More Connecticut on the list, as Stamford comes in at No. 27. The old-school Colony Grill serves thin-crust pie in an atmosphere that seems never-changing, according to The Daily Meal. From Bovino: “There’s something really special about the equal amounts of ingredients you likely won’t have had before, the pockmarked surface resembles some crazy dream where cheese covers the surface of the moon (all melty like you remember from the orange-oil covered slice at the favorite pizza place from your youth), and the sting of the oil brings you right back to the sip of beer you’ll want to sip while savoring each bite.’’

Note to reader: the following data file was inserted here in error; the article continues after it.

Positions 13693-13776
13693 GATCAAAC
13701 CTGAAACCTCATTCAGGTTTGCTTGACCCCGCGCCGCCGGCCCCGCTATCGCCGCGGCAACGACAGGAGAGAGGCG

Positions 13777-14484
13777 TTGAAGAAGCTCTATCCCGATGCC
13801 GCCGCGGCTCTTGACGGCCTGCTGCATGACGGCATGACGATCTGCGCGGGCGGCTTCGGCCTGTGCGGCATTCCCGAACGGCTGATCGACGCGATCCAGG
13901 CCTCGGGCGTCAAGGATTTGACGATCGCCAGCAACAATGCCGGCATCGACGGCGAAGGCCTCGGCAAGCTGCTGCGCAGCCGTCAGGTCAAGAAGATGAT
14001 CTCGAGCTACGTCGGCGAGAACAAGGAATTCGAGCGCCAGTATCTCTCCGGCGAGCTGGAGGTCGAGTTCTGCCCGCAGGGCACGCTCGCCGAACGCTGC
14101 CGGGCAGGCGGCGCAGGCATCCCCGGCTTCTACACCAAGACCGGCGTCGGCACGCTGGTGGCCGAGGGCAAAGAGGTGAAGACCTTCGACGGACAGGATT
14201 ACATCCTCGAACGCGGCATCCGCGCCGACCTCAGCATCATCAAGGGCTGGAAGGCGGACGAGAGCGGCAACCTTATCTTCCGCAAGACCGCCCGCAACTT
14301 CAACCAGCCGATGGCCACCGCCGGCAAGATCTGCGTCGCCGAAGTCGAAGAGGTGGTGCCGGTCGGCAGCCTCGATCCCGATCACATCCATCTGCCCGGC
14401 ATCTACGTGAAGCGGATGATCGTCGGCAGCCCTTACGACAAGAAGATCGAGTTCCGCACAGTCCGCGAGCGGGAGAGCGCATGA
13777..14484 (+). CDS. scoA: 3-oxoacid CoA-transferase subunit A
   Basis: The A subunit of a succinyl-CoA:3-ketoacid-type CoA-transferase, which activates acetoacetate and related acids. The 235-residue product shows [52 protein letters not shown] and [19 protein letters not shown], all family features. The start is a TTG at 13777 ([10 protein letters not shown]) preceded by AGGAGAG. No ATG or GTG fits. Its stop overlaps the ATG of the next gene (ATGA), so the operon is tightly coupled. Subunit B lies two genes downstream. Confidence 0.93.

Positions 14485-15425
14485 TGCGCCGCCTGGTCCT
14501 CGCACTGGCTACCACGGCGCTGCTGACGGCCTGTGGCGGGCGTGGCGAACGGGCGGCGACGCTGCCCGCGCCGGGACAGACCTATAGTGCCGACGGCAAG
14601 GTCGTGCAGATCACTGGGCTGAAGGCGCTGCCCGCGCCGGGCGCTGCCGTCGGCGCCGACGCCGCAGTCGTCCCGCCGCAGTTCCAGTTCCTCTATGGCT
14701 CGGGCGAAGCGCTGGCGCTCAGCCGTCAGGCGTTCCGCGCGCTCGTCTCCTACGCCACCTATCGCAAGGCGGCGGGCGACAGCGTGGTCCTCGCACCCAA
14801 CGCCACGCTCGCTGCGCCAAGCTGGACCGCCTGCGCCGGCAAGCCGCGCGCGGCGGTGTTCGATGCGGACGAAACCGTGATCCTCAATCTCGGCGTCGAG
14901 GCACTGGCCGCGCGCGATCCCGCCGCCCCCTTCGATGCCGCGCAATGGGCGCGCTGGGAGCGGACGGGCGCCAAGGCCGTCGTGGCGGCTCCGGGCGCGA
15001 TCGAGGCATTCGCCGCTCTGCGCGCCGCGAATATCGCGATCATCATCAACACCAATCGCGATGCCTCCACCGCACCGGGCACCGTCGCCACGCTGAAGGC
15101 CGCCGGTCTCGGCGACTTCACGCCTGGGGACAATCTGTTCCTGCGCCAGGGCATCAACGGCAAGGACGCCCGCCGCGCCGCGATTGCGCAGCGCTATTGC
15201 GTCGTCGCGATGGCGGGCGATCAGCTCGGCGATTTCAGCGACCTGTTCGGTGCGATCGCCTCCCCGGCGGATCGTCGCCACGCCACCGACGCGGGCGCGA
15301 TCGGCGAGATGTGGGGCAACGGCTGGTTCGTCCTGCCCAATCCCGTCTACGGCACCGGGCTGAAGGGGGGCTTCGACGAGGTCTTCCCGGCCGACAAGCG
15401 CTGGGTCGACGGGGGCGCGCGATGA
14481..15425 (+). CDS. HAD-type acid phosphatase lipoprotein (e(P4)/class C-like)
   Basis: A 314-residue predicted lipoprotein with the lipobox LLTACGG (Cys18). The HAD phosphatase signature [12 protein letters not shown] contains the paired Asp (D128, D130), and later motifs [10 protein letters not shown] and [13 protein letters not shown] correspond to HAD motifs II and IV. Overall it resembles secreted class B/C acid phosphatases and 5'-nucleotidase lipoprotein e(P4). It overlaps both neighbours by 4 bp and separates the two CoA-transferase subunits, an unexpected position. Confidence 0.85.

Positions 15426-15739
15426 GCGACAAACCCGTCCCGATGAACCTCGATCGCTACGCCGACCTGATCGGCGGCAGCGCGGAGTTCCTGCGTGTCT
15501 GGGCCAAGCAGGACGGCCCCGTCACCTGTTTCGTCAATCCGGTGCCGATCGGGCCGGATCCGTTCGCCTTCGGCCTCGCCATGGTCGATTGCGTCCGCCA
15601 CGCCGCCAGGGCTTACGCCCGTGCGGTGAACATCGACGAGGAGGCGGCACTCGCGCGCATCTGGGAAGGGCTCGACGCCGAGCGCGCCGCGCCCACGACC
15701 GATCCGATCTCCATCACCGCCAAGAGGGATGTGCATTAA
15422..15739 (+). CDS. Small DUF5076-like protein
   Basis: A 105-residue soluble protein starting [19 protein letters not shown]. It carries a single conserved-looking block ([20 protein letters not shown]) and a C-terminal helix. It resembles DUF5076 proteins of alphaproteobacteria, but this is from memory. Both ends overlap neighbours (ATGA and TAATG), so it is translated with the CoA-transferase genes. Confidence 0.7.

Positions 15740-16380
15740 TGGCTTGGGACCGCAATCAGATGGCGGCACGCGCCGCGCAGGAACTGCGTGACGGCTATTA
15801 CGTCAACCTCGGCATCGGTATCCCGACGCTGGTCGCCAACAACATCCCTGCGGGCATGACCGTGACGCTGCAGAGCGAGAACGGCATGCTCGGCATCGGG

29. Mozzarella, sausage, and garlic; Santarpio’s, Boston
Certainly a nominee for Boston’s favorite pizza destination, Santarpio’s is Boston’s second entry on the list thanks to its simple combination pizza. “The local favorite has already seen its fair share of fame after winning the Best Traditional Pizza in New England award from Boston magazine seven times in the last 20 years, including last year,’’ Bovino writes. “Santarpio’s, which opened in 1903, sticks to their traditional roots when it comes to their infamous slightly-chewy, and satisfyingly wet slices.’’ The pizza will run you $13.
41. Lamb, Scampo, Boston